Haven’t dealt with a submission slush pile in many, many years. Nothing new here. Common sense.
- If you nominate your own blog, publish some posts first. Just a thought.
- Be specific. Telling an editor to “browse your site” is not the way to keep their attention.
- Share a link. No one will visit your site and then search for the title of a post.
- Don’t regurgitate your bio. Don’t summarize what you write about. Point to one piece you want me to read, and tell me in a sentence why I should read it right now.
- Don’t insult the person you’re trying to get to read your work.
- Don’t complain about how other writers aren’t as good as you.
- Don’t tell me you deserve something.
- Read what you write. Typos aren’t attractive.
- Be succinct. I don’t need to hear your life story.
- Be timely. Don’t suggest a post about something that happened last week.
- Be relevant. But know that your work can be relevant but still passable.
- Do your homework. Read the publication to which you’re submitting.
- Don’t call me sir.
- Or madam.
Facebook: a graveyard, for a long time now
Twitter: a dormant volcano
Instagram: a playground, visited daily
WordPress: a sanctuary, a treasure chest
My Instagram account comes alive when I travel, and I must admit I enjoy it so much. It’s so easy to share photographs, and the stream helps to shape the long and involved WordPress post that will eventually come. And I love this process: using the app for the quick and ephemeral, and then later creating and curating something more thoughtful and fit for my archive and online home. I’ve been thinking a lot about how my “blogging” habits have evolved and posting has slowed considerably, especially given that I work for WordPress.com, but it also makes sense to me to treat my website in this careful way — to create something that’s meaningful, that lasts.
From an essay by Teju Cole on his time exploring and photographing the landscape of Switzerland:
Light from the world could be fixed on a surface: It was possible to take the shadow away from the body and show it elsewhere.
I always enjoy Cole’s musings on photography and the wandering quality of his prose. And I like reading a piece that feels effortless: the type of writing that, for a moment, empowers me and makes me feel like I can sit down right here and now and type words, one after the other, like this person.
Sometimes, when I read Teju Cole, I feel like we’re wandering streets together, without a destination. Or maybe I retreat inward, and when I reach the end of the piece, I’ve returned to the surface. I feel my skin, this skin I’m in.
Miranda’s writing affects me in a similar way. Her musings are like water, and I sense she might think that as a positive thing, as much of her recent writing is about water, inspired by water. When I read her prose, like her road trip notes, I’m taken elsewhere, too. I’m not sure where, but it’s not a place I can reach on my own. Her first sentence sits at the surface, and as I read, I submerge. When I reach the end, I’ve come up for air, and it’s almost as if I’ve gone somewhere, but also nowhere at all.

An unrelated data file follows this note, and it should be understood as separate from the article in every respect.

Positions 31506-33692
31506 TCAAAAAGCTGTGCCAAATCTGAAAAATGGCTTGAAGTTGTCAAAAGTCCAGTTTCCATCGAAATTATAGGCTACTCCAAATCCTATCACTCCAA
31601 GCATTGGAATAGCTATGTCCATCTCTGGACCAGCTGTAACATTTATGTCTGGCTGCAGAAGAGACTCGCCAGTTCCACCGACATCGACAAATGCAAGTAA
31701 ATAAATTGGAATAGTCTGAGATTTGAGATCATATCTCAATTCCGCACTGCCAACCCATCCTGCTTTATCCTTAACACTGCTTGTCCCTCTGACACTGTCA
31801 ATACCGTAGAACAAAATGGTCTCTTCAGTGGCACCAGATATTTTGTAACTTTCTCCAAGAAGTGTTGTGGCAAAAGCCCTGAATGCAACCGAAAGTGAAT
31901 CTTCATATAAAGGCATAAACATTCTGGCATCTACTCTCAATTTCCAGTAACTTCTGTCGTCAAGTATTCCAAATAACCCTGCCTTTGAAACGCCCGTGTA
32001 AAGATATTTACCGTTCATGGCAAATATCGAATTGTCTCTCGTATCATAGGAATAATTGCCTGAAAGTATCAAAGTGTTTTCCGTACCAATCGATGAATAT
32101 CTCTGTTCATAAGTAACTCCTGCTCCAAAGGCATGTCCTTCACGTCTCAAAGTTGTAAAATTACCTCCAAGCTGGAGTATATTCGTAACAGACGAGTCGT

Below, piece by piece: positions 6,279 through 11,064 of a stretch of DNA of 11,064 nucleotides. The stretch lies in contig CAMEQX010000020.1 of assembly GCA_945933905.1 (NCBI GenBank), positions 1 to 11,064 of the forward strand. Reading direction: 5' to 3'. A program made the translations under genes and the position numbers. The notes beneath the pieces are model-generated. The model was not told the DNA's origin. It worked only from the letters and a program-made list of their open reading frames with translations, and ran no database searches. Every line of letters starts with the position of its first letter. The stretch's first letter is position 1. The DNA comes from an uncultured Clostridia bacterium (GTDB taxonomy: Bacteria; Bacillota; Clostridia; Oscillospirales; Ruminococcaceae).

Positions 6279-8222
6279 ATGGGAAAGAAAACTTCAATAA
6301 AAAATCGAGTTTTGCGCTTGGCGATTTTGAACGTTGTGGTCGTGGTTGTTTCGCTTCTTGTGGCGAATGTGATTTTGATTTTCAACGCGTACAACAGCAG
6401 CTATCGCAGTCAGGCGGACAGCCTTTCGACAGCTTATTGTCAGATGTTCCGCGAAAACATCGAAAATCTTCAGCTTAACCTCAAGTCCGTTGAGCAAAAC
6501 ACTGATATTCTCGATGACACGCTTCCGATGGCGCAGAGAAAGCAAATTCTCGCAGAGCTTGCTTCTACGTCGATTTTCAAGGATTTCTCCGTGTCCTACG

It’s cool today. Looking out of my tiny house’s window, I see fog in the valley.
It meanders. It lingers. I behave the same when I think, when I write.
As I stare at it, the fog takes me places: places unknown, places I’m trying to reach.
The fog is freeing, but overpowering.
We have an interesting relationship, the fog and I. I grew up with it — it’s like a comfort blanket — yet we have grown apart over the years.
I don’t see it as much lately. Perhaps it knows that I’m not writing as much, that I don’t need it right now, that for the time being I’m here and am not drifting.
Sometimes you don’t want to drift.
Other times, you get frustrated because you can’t let go.
I’m sitting here, drafting a post for my tiny house blog in another dashboard. Two weeks ago, our little house was delivered to our new location, in the town of Sebastopol. We’re not living in it full-time yet, though have moved and unpacked nearly all of our belongings and have spent the night in it once, last weekend. We’ve connected the water and propane but don’t have power yet, so we have three lanterns for lights and a small Goal Zero solar panel to charge our phones.
It sounds like it’s coming along. But the past few weeks have been very stressful, and while I love how our house looks, the thing has been a nightmare. I’ve told myself a few times, tears falling, that this was a mistake.
Continue reading “The pressure to document”
A reader who has followed my blog for a few years sent a kind email and asked me a few questions about writing. I’m always surprised when people say they are inspired by what I write. It helps me and nudges me to keep going.
A snippet of her email:
But I also want to begin working on my fiction — short stories first. I have not completed a formal literary training. I would really love to know more about your creative writing side, and I hope you can offer me sage words on how to start. Do I have to spend n hours daily, writing xxx words? Do I need a strategy of sorts? Or do I just let the flow take me to wherever?
This is what I responded:
Continue reading “Letter to a reader”